Of course that's assuming that the disaffected masses properly identify those who have been causing or financial hardships, I suppose it's entirely possible that Pain will lead the angry unemployed on a mark to sweep the liberals into the sea, similar things have happened before.

Debt service only accounts for 6% of spending ($197 billion), and our debt obligations could easily be met without borrowing - if we were willing to cut spending elsewhere, especially military spending and entitlements.

That's only true this year. It gets worse every year from here for about five decades. The total debt that we KNOW we're on the hook for is about $115 trillion, and with the advent of 'too big to fail', I guarantee there are many, many more trillions of unknown exposure.

So apparently the head of the Senate Republicans is saying that this whole "debt crisis" thing is just being made up by the Whitehouse. I predict that todays negotiations will make a lot of progress! /sarcasm off

I'm wondering whether Obama will call their bluff. Wall Street is not behind this, and as Wall Street's reaction to news has an impact on CEO salaries, the CEOs won't be behind the republicans, either.

I suspect the plan for republicans is to angle for a cut in the corporate tax rate, cut a few loopholes that nobody much cares about, and get plans for major cuts in social spending in exchange for approving the debt ceiling increase. And then they plan to redo this exercise next year.

Malor wrote:
Debt service only accounts for 6% of spending ($197 billion), and our debt obligations could easily be met without borrowing - if we were willing to cut spending elsewhere, especially military spending and entitlements.

That's only true this year. It gets worse every year from here for about five decades. The total debt that we KNOW we're on the hook for is about $115 trillion, and with the advent of 'too big to fail', I guarantee there are many, many more trillions of unknown exposure.

True, but actual spending cuts will drastically limit that by stopping the increase. There would need to be further cuts to permit repayment of the debt.

OG_slinger wrote:
It's not like Congress can prioritize who the Treasury cuts checks to and when.

So Congress is powerless before an Executive branch agency? Hardly.

If we don't raise the debt ceiling the financial markets will melt down because everyone who owns a chunk of our debt will suddenly be wondering if we're going to pay them back.

The government has far more than enough revenue to pay its debts. No one would be worried about that. The thing that would cause a melt down would be the removal of the massive subsidies to government corporate cronies, which would entirely re-arrange the market.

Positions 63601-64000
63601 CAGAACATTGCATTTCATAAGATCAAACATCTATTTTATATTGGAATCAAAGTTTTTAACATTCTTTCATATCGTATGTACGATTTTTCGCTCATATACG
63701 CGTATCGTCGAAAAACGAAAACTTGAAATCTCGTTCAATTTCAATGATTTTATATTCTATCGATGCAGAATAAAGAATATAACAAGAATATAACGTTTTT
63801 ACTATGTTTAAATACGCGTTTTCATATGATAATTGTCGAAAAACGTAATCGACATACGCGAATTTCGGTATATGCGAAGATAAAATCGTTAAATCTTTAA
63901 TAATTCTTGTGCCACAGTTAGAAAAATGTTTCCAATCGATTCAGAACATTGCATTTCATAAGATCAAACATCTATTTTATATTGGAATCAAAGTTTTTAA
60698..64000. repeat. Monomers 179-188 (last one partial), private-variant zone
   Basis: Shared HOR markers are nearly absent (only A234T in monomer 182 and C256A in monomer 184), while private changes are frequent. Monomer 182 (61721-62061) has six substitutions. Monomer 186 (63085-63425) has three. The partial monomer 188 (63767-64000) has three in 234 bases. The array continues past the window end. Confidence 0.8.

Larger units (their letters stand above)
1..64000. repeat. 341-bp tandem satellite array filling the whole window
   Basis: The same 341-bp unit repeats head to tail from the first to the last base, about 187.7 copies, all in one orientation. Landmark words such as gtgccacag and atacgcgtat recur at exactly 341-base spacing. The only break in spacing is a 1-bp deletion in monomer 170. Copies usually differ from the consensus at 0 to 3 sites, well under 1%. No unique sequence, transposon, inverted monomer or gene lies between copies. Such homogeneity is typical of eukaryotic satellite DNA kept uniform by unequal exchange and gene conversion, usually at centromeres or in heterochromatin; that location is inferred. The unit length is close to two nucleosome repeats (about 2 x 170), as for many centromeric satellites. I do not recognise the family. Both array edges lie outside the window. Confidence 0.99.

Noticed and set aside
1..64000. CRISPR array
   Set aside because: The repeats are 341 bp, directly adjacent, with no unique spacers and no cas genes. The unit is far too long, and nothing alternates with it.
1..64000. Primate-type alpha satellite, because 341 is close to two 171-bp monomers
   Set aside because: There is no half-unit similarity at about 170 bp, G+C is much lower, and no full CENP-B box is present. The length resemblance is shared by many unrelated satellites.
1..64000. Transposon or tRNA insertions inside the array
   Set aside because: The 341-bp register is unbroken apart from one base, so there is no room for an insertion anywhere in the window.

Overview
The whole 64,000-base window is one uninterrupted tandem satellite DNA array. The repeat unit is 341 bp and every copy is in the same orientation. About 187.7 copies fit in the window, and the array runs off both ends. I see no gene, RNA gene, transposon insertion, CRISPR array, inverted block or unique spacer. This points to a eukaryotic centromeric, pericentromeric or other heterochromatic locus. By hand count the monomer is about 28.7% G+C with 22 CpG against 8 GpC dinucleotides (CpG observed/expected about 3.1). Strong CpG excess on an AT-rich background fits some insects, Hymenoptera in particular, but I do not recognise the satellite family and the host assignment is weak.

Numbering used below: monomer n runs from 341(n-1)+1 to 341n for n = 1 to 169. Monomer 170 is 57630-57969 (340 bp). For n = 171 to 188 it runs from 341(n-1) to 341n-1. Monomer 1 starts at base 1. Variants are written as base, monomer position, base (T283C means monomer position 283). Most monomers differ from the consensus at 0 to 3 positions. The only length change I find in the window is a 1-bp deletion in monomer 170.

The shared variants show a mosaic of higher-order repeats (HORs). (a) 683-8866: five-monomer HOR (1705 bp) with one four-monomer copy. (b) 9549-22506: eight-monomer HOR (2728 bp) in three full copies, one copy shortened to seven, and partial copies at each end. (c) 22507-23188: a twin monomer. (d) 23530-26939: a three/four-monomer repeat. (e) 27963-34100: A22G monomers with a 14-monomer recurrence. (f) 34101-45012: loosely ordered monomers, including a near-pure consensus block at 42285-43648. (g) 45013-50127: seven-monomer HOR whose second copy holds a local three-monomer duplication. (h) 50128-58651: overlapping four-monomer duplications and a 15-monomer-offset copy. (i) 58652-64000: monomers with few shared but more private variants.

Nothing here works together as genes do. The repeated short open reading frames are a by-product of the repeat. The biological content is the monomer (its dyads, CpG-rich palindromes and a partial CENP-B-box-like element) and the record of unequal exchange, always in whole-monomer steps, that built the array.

For your plan to work we'd need to cut government spending by a *third*. Immediately. Non-military discretionary spending is only $600 billion so we'd essentially have to shut the government as we know it down and we'd still have a couple hundred billion dollar gap that we'd have to cover with borrowing.

Then I guess we'd better include military spending and entitlements, as I noted. I didn't say it would be easy, or painless - just better in the long run.

Cutting spending can only go so far. We have to start talking about increasing revenues but that is a non-starter for Republicans. Hell, even talking reducing the military's budget (which went up some 80% since 9/11) is a political non-starter for the right because that means we'd "lose" the war. Their version of American exceptionalism *requires* a massive military because we're certainly not an economic superpower these days.

I'm talking about what's best economically for the country, which should obviously include not spending hundreds of billions of dollars blowing up goatherders on the other side of the world. If push ever came to shove, who are they going to cut funding to - the Afghan government, or their constituents? If either major party was actually serious about spending cuts, they would just need a little backbone to accomplish it.

Further, increasing revenues will not help. Our revenues have grown quite a bit in the last thirty years, but we've always spent more. If we increased revenues, we'd just spend EVEN MORE. We have a spending problem, not a revenue problem - we're consistently unable to live within our means. It doesn't matter whether you are a burger-flipper or a millionaire, if you can't live within your means you're going to eventually be broke.

Aetius wrote:
Further, increasing revenues will not help. Our revenues have grown quite a bit in the last thirty years, but we've always spent more. If we increased revenues, we'd just spend EVEN MORE.

If we cut spending, how do you know Congress won't use the cuts as an excuse for tax cuts and borrow the difference? That's what happened the last time we were even close to matching revenue against expenditure.